0
$\begingroup$

I need to calculate $$\left| \frac{3}{\sqrt{20}} + i\!\cdot\!\frac{1}{\sqrt{20}}\!\cdot\!e^{i\!\cdot\!\frac{\pi}{3}} \right|$$

Is there a way to do it without turning the polar form into cartesian, multiply by $i$ and take magnitude of the resulting cartesian complex number? I've tried changing all the numbers to polar complex form but with different argument I'm not sure how to add.

|| is absolute value sign by the way.

$\endgroup$
  • $\begingroup$ Just change the polar part to cartesian and go about your business as usual. The geometric interpretation of the polar form may help you identify it as well. $\endgroup$ – CyclotomicField Jan 16 at 2:29
  • $\begingroup$ @CyclotomicField The question specifically asked if it were possible to do it without turning the polar into Cartesian form. So the answer is 'no', unless the arguments were the same or separated by $\pi$. $\endgroup$ – Deepak Jan 16 at 2:31
  • $\begingroup$ @CyclotomicField Deepak's interpretation is correct, it feels like "brute force" to have to convert everything back to cartesian and distribute, was wondering if there's a more simpler way. $\endgroup$ – MinYoung Kim Jan 16 at 2:38
  • $\begingroup$ You don't need to. They are asking for the absolute value. So you just need to do that. Multiply by the complement and take the square root. $\endgroup$ – fleablood Jan 16 at 3:07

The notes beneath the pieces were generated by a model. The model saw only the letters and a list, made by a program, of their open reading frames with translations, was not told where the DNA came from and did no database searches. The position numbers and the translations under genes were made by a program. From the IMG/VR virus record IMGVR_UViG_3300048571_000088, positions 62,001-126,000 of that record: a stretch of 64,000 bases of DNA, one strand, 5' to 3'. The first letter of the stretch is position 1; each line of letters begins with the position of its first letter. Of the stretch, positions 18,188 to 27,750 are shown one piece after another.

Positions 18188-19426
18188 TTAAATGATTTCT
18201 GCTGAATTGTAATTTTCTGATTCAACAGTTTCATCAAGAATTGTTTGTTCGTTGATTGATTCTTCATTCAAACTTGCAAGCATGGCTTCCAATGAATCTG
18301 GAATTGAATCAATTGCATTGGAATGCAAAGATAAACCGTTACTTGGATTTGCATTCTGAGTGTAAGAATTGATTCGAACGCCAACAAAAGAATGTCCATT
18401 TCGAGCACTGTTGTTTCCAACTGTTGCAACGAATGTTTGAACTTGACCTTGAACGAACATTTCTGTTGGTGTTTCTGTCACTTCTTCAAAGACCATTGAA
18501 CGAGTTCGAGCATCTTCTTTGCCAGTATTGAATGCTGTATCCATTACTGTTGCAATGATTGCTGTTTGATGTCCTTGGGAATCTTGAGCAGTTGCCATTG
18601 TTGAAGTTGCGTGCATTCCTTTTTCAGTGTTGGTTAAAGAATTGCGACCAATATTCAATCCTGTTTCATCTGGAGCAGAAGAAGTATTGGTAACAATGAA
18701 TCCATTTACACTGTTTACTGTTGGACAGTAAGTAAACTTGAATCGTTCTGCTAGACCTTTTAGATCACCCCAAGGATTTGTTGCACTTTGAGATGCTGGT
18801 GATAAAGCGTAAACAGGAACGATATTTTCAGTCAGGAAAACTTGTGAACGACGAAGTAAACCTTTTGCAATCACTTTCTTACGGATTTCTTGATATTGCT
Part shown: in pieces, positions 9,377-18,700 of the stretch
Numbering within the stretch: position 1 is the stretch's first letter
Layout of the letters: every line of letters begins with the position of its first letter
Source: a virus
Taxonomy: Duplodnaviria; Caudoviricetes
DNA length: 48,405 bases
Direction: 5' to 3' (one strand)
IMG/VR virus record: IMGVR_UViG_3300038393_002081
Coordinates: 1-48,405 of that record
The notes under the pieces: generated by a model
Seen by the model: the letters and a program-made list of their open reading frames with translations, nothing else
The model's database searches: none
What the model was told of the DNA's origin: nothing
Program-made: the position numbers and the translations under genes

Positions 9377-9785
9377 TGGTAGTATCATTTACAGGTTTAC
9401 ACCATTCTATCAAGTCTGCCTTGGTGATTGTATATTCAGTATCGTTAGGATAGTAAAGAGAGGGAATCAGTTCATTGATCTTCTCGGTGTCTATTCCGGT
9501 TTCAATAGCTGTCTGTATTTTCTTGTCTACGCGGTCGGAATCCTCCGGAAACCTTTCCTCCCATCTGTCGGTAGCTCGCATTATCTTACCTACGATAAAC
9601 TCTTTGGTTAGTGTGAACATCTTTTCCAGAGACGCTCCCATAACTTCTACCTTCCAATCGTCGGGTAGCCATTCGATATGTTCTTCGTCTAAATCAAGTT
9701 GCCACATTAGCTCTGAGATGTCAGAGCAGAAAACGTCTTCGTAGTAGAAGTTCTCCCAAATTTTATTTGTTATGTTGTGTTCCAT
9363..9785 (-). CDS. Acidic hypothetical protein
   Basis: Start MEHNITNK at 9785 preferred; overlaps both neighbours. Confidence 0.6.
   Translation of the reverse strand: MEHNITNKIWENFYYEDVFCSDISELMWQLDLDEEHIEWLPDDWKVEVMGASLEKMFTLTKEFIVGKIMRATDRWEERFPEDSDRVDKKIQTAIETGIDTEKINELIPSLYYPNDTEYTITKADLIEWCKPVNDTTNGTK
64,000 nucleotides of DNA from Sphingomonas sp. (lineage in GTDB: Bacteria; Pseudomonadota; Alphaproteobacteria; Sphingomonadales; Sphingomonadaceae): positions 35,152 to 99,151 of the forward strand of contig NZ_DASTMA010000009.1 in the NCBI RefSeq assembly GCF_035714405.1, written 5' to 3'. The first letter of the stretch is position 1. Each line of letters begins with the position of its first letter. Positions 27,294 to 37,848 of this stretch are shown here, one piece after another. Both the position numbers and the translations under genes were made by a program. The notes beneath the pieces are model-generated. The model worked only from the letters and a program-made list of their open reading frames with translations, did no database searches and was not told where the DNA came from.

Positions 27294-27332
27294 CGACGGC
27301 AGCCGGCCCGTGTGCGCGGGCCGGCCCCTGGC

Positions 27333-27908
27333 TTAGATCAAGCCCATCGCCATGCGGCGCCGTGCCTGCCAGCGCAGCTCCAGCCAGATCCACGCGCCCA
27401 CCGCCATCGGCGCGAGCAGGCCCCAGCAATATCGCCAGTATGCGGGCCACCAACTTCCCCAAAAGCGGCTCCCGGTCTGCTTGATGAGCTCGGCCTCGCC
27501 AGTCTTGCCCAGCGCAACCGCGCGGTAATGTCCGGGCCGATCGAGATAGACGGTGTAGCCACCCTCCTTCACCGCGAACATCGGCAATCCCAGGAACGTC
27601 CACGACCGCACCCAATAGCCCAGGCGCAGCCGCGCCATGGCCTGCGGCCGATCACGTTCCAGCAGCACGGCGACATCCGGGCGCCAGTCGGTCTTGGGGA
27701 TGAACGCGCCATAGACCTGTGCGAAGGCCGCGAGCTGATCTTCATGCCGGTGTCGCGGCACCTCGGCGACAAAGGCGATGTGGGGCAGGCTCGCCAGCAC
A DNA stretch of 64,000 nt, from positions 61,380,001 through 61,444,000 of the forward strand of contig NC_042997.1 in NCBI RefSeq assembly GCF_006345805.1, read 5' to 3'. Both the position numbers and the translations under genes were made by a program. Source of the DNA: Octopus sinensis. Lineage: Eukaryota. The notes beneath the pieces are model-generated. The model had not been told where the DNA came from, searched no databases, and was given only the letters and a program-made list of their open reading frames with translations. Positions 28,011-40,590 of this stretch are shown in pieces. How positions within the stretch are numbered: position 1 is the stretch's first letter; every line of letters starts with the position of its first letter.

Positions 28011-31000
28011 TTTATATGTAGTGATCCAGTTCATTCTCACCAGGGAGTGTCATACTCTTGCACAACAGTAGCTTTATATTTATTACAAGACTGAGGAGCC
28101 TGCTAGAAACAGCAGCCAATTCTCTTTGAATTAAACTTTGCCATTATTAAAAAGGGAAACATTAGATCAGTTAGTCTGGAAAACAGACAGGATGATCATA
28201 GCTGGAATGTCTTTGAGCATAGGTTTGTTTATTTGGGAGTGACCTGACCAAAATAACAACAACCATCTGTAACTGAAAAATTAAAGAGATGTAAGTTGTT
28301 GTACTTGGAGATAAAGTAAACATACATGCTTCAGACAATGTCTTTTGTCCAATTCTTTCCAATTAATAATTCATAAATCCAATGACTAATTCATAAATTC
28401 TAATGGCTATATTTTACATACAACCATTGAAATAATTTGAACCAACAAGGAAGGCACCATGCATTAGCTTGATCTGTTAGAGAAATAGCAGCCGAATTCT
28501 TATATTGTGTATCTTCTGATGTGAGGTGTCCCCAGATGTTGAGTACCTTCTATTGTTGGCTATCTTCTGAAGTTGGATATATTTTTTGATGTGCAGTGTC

0
$\begingroup$

It's asking you not for the complex number but its absolute value.

The complement of $x + z$ where $x$ is real is $x + \overline z$.

And the complement of $re^{i\theta}$ is $re^{-i\theta}$.

And $i*e^{i\theta} = e^{i\frac \pi 2}e^{i\theta} = e^{i (\theta +\frac \pi 2)}$.

So $|\frac 3{\sqrt {20}} + i\frac 1{\sqrt{20}}e^{i\frac \pi 3}| =$

$\sqrt{(\frac 3{\sqrt {20}} +\frac 1{\sqrt{20}}e^{i(\frac \pi 3+\frac \pi 2)})(\frac 3{\sqrt {20}} +\frac 1{\sqrt{20}}e^{-i(\frac \pi 3+\frac \pi 2)})}=$

$\sqrt{\frac 9{20} + \frac 3{20}(e^{i\frac {5\pi}6} + e^{-i\frac {5\pi}6}) + \frac 1{20}}=$

$\sqrt{\frac {10}{20} + \frac 3{20}*2\cos \frac {5\pi}6}=$

$\sqrt{\frac 12 - \frac {3\sqrt 3}{20}}$

And I probably made an arithmetic error somewhere....

$\endgroup$
  • $\begingroup$ Nope, that is the correct answer I got by turning everything into cartesian. The question actually asked for square of the magnitude, so without that square root, it makes things even simpler, $\frac{1}{2} - \frac{3\sqrt{3}}{20}$ = .24, which is what I got. Thanks, didn't think about just multiplying its conjugate. $\endgroup$ – MinYoung Kim Jan 16 at 16:34
  • $\begingroup$ I say the $\frac {\sqrt{20}$ and the $3$ and the $1$s becoming nice I was expecting and nice clever negative or pythagorean triple simplifying out. $\endgroup$ – fleablood Jan 16 at 16:50
0
$\begingroup$

In general, it's only trivial to add (or subtract) two complex numbers in polar form if their arguments are the same or separated by $\pi$.

When the arguments are the same, $\ r_1e^{i\theta} \pm r_2{i\theta} = (r_1 \pm r_2)e^{i\theta}$

When the arguments are separated by $\pi$, $\ r_1e^{i\theta} \pm r_2e^{i(\theta \pm \pi)} = r_1e^{i\theta} \mp r_2e^{i\theta} = (r_1 \mp r_2)e^{i\theta}$

$\endgroup$

Your Answer

By clicking “Post Your Answer”, you agree to our terms of service, privacy policy and cookie policy

Not the answer you're looking for? Browse other questions tagged or ask your own question.